The other two propositions that I have to bring up are both regarding pay increases. I honestly wouldn’t have even thought twice about either of them if it hadn’t been for my local PBS stations. They had the same person argue for one and against the other, and it just irritated me.

The first one is to raise the statewide minimum wage. I am not 100% sure on this, but I think that it has been the same since 1990 (I know from living here that it has been the same at least since 1994). The current minimum wage is 5.15/hour, and even that has exemptions for “tipped positions”, such that a waiter will make a base of 2.13/hour (some employers do pay them minimum wage in addition to tips). So if you were working full time at minimum wage, you would be making roughly 11,000 a year. That is just not enough to survive on. The average rent on a home has doubled where I live since the last time minimum wage was increased, in fact with an average 3 bed, 2 bath home renting for about 800 a month, that would basically be the entire annual salary of a minimum wage employee. That is simply unacceptable.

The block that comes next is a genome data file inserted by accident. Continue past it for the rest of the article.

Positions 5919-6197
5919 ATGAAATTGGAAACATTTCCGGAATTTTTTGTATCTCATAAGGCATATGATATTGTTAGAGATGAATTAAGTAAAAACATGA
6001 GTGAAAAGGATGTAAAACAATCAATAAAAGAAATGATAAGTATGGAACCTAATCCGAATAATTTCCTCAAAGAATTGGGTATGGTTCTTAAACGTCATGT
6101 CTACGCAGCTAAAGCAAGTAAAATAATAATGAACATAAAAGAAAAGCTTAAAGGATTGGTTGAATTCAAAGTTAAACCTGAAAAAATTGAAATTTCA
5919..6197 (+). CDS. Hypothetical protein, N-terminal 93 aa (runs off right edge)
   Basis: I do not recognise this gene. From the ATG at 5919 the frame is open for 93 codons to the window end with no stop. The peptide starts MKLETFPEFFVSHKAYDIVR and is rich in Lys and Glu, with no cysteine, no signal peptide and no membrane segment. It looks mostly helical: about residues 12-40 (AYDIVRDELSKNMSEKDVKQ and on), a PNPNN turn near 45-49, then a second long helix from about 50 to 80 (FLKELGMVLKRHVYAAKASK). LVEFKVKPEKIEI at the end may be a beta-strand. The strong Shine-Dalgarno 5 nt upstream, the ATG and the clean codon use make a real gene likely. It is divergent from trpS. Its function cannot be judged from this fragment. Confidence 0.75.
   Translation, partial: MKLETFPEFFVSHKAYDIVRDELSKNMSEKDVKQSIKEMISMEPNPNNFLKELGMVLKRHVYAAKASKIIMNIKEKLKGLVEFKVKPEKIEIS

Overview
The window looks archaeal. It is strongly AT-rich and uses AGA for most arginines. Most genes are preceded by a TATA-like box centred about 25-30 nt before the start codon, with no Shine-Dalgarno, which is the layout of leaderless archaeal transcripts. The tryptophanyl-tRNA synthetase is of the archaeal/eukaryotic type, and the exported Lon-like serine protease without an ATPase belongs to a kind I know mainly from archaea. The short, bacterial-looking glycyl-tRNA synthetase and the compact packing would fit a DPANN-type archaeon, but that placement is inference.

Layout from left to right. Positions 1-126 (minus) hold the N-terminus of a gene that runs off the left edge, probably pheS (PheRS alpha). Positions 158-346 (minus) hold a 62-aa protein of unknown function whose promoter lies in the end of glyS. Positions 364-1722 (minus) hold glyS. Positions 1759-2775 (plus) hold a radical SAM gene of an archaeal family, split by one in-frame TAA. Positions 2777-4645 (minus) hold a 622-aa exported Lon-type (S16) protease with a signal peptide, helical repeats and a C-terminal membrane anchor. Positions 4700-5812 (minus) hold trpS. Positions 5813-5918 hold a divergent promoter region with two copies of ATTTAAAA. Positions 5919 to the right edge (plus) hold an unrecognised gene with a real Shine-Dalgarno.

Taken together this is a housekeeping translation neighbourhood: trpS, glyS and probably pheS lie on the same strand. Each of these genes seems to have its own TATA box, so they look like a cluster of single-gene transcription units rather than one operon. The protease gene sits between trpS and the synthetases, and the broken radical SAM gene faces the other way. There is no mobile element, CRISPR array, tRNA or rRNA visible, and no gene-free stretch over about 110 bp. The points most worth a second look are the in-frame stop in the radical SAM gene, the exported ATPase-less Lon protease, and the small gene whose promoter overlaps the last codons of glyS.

This proposition would raise the statewide minimum to 6.75/hour. Hardly a huge increase, but it would be enough that it could take young couples from near poverty and government assistance to self-sufficiency. I have not actually read the entire proposition (quality reading time in the voting booth, baby!), but there are supposed to be some exemptions to it which will allow small businesses a time to adjust. I also would not be opposed to there being an age stipulation which would keep high school kids at the old rate. Inflation is estimated at 3% per year, and this increase would almost cover the 3% per year since the last time minimum wage was raised. This is the one proposition that I am going to vote for. I just don’t think that you should be able to work full time and still be in poverty.